D’Andrade presents bonus opera trunk show all weekend

For decades, fashion designer Sandy D’Andrade has been weaving a wintry tree of life into her opera-inspired garments. Although her signature design, the “Winter Tree,” bears no leaves, it is a living, breathing “symbol of life,” the designer said. “It’s one of those images that crosses through every age and every culture, every religion. We draw it reaching down into the roots, into the earth to symbolize potential and growth, healing and renewal.”

D’Andrade — who was once a costume designer for operatic works — and her husband, Matthew Alperin, welcome Chautauquans to their display, which is located in the Film Room of the Main Gate Welcome Center. The trunk show will last from 9:30 a.m. to 4 p.m. Saturday and Sunday.

A portion of the profits from each year’s trunk show benefits Chautauqua Opera Company’s Young Artists Program.

The couple hopes that customers will shed their retail jitters and embrace the theme of the weekend sale: “Shopping Can Be Fun.” This weekend gives Chautauquans an extra two days to browse D’Andrade’s collection of handmade garments.

The opera-inspired knitwear on display includes an Oriental kimono based on the apparel of the title character of Vincenzo Bellini’s Norma. Also available is a fisherman sweater inspired by Peter Grimes (Chautauqua Opera’s first mainstage performance of the 2013 Season) and a jacket with a flamenco feel, drawn from French composer Georges Bizet’s masterwork, Carmen. Each article of clothing is woven from the finest cotton, rayon and silk.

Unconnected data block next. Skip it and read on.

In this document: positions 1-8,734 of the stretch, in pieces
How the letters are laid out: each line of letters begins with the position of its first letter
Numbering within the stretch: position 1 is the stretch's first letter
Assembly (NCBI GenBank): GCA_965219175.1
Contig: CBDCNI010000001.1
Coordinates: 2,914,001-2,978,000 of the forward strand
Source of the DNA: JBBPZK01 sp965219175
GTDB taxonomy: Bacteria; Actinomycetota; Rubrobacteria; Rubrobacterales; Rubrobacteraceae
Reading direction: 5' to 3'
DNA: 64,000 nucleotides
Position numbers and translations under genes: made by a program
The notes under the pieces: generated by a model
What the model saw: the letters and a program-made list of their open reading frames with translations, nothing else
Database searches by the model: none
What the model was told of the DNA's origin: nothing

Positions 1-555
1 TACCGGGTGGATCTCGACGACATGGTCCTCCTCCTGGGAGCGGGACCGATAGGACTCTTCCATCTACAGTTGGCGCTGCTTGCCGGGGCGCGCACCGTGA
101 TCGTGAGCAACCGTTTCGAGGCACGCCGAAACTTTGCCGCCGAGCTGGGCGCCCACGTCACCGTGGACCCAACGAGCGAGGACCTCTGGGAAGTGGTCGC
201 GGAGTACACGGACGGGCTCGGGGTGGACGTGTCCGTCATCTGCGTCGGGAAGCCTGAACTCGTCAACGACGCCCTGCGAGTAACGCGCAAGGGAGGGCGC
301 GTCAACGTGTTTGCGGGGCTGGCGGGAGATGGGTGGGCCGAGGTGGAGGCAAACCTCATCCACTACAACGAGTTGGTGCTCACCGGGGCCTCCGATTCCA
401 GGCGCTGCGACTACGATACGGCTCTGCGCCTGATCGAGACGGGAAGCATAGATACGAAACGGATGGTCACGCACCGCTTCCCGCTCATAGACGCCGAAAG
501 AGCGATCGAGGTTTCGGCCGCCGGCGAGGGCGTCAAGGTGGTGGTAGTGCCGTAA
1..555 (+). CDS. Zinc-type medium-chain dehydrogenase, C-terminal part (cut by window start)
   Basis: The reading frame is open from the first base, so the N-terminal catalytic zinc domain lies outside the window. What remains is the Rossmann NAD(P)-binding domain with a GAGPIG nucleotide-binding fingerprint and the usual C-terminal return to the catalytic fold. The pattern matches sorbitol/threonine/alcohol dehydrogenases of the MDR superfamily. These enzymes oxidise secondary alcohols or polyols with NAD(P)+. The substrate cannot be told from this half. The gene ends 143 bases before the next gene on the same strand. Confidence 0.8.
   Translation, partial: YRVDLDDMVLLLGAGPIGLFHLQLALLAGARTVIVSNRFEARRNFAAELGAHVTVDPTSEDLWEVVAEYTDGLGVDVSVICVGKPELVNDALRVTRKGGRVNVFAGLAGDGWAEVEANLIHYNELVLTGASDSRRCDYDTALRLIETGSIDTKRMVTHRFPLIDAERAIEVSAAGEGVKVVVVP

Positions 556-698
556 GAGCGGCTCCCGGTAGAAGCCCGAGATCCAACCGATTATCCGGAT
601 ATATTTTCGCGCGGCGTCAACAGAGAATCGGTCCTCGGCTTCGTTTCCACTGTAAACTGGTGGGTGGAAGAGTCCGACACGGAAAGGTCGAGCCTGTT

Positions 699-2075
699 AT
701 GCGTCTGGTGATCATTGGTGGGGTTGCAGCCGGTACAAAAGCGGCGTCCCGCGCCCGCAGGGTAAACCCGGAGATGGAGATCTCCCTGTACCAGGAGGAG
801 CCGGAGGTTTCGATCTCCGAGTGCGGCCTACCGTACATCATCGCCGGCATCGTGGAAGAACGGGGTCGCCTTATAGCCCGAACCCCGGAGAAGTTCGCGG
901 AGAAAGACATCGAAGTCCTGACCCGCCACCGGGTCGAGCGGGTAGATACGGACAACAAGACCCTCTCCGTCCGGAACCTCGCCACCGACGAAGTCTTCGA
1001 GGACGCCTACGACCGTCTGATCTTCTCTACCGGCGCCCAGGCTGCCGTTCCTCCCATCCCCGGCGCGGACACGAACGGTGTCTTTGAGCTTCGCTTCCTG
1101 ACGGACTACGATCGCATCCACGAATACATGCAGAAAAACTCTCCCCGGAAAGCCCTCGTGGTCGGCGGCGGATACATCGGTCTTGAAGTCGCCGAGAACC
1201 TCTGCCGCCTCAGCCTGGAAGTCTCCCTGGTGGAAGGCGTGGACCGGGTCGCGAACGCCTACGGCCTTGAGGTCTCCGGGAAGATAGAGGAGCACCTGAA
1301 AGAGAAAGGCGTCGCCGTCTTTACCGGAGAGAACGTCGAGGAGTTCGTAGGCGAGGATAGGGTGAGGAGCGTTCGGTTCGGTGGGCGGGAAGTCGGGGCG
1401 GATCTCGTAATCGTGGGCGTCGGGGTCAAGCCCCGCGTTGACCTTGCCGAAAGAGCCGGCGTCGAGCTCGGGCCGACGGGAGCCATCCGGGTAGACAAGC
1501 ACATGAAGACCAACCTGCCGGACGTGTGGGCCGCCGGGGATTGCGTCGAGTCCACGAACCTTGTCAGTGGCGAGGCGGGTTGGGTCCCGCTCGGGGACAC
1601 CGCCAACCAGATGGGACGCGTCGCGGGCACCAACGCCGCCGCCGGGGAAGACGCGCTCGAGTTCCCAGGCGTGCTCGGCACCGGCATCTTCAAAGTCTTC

Much like the operatic works that inform D’Andrade’s designs, the garments available in the Welcome Center are grand in their employment of intricate details. After all, the designer has been doing needling and handwork in a variety of capacities since she was a young girl.

The artist credits her attention to detail to her love of the creative process, which she developed at Philadelphia College of Art (now the University of the Arts), where she studied printmaking and painting.

“One of the things that was most valuable in art school was learning how to conceive of an idea and follow through — develop it, analyze it and wrap it up,” she said. “It was a very demanding program.”

In school, D’Andrade developed the belief that “the most intrinsically exciting thing about creating things is the act of creation itself,” she said. “The other most exciting part of creation is when you’re done, when you put it all together and it’s a complete presentation to the world.”

D’Andrade leaves little room for doubt when it comes to the sheer volume of work she applies in readying each garment for display.

“In-between [conception and completion] is work,” she said. “It is hopefully work one enjoys, as I do, but you really have to apply yourself.”

Her husband handles a number of the logistical challenges that the business faces. Matt deals with advertising, marketing, sales and delivery, and he is also deeply involved in his wife’s creative process.

The couple spoke very highly of their Chautauqua customers.

“I meet so many intelligent people,” D’Andrade said. “I love having intelligent customers who are involved beyond simply telling me, ‘Oh, that’s pretty.’ ”

Without the trappings of mass production to alienate the seamstress and her husband from the point of sale, Alperin and D’Andrade are intimately involved in each component of their business. They work constantly to ensure that their knitted garments are readily available to a population of buyers who will cherish them, both for the love that goes into their creation and for the source of each garment’s inspiration.